ILO Regional Director Ruba Jaradat’s address to the 46th Session of the Arab Labour Conference

At the Arab Labour Conference in Cairo, Jaradat spoke of the challenges and opportunities presented by the labour market in Arab States, and highlighted some of the results achieved by countries in the region with the support of the ILO. During the conference, ILO officials also presented the key findings of the ILO Global Commission on the Future of Work’s flagship report.

Statement | 21 April 2019
Dr. Ruba Jaradat, ILO Regional Director for Arab States
Your Excellency Director-General Fayez al Muteiri,
Your Excellencies Ministers of Labour,
Esteemed worker and employer representatives,
Dear colleagues and friends,

It is my great pleasure and honour to join you at the 46th Session of the Arab Labour Conference, and to be given the chance to discuss with you the Director-General’s important and illuminating report, which delves deep into timely issues that resonate with many sectors and populations within the Arab world.

The Director-General’s report titled “Labour Relations and Requirements for Sustainable Development” examines the role of labour relations in achieving the future of work we want. New forces are transforming the world of work, including challenges such as technological advances, climate change and demographic shifts. The report goes further than merely identifying these factors. It suggests solutions to reactivate the social contract in Arab countries and institutions, and stresses the importance of enacting change to achieve economic security, equal opportunities and social justice.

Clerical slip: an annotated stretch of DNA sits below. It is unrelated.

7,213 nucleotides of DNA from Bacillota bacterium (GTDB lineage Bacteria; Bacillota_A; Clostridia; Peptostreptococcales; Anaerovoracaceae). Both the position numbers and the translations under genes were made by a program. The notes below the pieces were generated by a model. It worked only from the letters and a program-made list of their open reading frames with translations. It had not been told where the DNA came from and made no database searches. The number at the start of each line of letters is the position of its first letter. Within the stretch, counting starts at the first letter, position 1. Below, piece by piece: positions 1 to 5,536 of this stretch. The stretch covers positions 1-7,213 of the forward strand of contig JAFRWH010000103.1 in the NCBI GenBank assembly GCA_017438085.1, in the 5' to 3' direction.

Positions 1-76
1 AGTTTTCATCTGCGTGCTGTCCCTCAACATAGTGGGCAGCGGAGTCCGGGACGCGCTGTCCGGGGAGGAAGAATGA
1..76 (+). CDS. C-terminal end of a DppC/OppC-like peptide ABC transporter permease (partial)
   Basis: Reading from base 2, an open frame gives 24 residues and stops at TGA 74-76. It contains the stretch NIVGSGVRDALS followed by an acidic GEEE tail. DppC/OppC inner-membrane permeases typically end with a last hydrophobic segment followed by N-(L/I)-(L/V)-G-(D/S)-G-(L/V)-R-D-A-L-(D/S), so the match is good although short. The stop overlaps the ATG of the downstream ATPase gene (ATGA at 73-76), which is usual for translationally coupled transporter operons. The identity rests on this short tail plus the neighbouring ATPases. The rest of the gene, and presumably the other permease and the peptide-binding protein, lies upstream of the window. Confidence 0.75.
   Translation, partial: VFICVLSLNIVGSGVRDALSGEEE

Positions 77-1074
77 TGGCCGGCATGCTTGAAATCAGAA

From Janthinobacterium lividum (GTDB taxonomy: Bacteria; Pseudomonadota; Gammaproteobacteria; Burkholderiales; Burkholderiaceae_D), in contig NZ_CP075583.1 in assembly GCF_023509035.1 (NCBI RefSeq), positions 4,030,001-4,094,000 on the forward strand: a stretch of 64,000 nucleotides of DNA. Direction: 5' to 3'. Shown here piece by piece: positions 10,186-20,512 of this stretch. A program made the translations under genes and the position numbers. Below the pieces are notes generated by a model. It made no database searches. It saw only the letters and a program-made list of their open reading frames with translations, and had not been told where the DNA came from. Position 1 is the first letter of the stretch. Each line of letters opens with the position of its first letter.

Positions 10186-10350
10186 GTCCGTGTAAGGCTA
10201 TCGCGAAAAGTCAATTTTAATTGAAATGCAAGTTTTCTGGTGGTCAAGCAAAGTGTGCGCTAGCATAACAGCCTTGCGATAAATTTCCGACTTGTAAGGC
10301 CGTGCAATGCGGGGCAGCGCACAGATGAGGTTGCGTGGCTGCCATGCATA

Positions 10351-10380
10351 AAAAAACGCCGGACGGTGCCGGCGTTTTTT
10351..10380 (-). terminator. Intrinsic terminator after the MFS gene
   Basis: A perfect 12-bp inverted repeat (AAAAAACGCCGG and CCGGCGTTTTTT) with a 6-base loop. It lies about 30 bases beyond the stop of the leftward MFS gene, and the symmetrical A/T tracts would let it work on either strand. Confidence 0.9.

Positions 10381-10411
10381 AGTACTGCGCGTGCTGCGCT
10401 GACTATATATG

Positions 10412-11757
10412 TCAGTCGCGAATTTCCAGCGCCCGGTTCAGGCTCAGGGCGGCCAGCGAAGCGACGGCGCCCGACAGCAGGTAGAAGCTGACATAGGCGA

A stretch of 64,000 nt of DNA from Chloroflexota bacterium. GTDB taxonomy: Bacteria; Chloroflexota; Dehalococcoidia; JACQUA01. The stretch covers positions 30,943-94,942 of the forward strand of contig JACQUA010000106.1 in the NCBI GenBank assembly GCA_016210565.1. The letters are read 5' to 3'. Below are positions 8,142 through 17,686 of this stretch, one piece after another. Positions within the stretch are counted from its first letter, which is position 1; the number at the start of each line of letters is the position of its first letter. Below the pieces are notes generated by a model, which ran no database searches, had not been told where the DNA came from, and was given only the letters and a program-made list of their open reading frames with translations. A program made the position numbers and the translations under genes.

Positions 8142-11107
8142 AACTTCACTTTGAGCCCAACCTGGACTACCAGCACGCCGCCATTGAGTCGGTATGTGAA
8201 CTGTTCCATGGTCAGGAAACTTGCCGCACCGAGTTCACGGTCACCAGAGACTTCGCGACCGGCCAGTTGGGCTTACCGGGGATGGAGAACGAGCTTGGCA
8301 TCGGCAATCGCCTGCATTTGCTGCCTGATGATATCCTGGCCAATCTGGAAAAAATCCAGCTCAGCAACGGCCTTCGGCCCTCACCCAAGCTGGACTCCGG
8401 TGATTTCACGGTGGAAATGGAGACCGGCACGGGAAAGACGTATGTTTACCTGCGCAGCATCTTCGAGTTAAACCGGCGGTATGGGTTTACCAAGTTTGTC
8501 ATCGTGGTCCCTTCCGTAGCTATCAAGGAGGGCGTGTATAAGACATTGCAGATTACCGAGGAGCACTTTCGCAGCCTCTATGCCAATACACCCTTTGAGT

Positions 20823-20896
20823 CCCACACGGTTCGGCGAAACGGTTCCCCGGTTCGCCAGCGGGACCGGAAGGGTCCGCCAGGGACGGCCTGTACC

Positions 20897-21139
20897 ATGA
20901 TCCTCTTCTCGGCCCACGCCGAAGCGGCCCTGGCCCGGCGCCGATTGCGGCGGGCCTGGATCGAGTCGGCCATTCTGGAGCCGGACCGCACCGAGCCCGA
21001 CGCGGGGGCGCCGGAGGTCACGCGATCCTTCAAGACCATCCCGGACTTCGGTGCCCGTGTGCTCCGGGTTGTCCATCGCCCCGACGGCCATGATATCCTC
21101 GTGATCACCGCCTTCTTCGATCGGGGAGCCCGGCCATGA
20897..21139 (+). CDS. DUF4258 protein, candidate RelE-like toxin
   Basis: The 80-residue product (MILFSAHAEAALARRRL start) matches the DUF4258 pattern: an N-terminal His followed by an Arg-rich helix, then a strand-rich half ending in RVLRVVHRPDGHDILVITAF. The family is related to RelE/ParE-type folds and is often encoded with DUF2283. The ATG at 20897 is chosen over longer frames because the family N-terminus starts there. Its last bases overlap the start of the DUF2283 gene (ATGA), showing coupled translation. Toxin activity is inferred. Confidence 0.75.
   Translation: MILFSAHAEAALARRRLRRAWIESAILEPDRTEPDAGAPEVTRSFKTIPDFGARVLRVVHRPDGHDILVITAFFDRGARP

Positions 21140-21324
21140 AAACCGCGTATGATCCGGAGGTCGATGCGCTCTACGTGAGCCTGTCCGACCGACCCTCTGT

Labour market dynamics and trends – globally and in the Arab region

In 2018, the global working age-population registered 5.7 billion, out of which 3.3 billion people, or 58.4 per cent, were in employment, and 172 million were unemployed.In addition, decent work deficits remain widespread with some 700 million workers living in extreme or moderate poverty.

Unemployment in the Arab world is the highest worldwide, with regional unemployment rates registering 7.3 per cent in the Middle East and 11.8 per cent North Africa, compared to global average of 5 per cent. If we exclude the GCC countries where large numbers of migrant workers work, the unemployment rate in the Middle East goes up to 10.3 per cent, suggesting that the labour market situation in non-GCC countries in particular continues to be critical, with active conflicts and security risks undermining socio-economic development.

These conflicts have resulted in the mass displacement of populations, with more than 14 million people being displaced from their homes in Syria and Iraq, and with nearly 5.9 million seeking refuge in neighbouring countries, adding to the already dire economic situation in Lebanon and Jordan in particular, and requiring specific attention and support. It is worth mentioning here the unique challenges faced by the Occupied Palestinian Territories, where the humanitarian situation continues to deteriorate under conditions that further strain the livelihoods of hundreds of thousands of Palestinians, thereby limiting access to economic opportunities and decent work.

While the unemployment problem is not recent in the region, it has been exacerbated by the recent developments. It is particularly pronounced among women and youth. One in five young men and women were out of work in the Middle East in 2018, and almost a third of them were unemployed in North Africa. Meanwhile, the unemployment rate among Arab women is more than twice that of men, registering 20.7 per cent in North Africa and 15.6 per cent in the Middle East in 2018, compared to a male rate of 9 per cent and 5.7 per cent respectively. In addition to the 13 million unemployed individuals in the region, there are at least 25 million underutilized persons in the region.

In terms of quality of employment, it is estimated that more than 15 million workers are living in extreme or moderate poverty and vulnerable employment constitutes almost a quarter of total employment in the region. Informality is also high registering 67.3 per cent in North Africa and 68.6 per cent in the Middle East.

The scope of legal social security coverage remains low in the region, especially among women: only 34.8 per cent of women in the Middle East are covered, against a coverage of 45.9 per cent for the population as a whole. Similar trends are also observed in North Africa.